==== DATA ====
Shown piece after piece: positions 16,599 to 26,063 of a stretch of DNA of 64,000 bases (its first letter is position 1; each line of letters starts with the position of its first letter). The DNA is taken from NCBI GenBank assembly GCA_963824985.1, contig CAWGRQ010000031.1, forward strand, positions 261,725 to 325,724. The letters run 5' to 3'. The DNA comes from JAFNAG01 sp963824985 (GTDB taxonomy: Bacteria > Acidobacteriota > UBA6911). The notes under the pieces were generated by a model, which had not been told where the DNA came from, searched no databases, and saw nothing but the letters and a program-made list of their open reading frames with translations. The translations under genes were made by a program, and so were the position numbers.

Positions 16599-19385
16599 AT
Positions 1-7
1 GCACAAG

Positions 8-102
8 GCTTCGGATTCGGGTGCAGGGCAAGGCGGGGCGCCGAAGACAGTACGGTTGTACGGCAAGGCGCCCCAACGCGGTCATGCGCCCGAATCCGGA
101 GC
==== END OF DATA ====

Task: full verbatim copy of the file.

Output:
Shown piece after piece: positions 16,599 to 26,063 of a stretch of DNA of 64,000 bases (its first letter is position 1; each line of letters starts with the position of its first letter). The DNA is taken from NCBI GenBank assembly GCA_963824985.1, contig CAWGRQ010000031.1, forward strand, positions 261,725 to 325,724. The letters run 5' to 3'. The DNA comes from JAFNAG01 sp963824985 (GTDB taxonomy: Bacteria > Acidobacteriota > UBA6911). The notes under the pieces were generated by a model, which had not been told where the DNA came from, searched no databases, and saw nothing but the letters and a program-made list of their open reading frames with translations. The translations under genes were made by a program, and so were the position numbers.

Positions 16599-19385
16599 AT
Positions 1-7
1 GCACAAG

Positions 8-102
8 GCTTCGGATTCGGGTGCAGGGCAAGGCGGGGCGCCGAAGACAGTACGGTTGTACGGCAAGGCGCCCCAACGCGGTCATGCGCCCGAATCCGGA
101 GC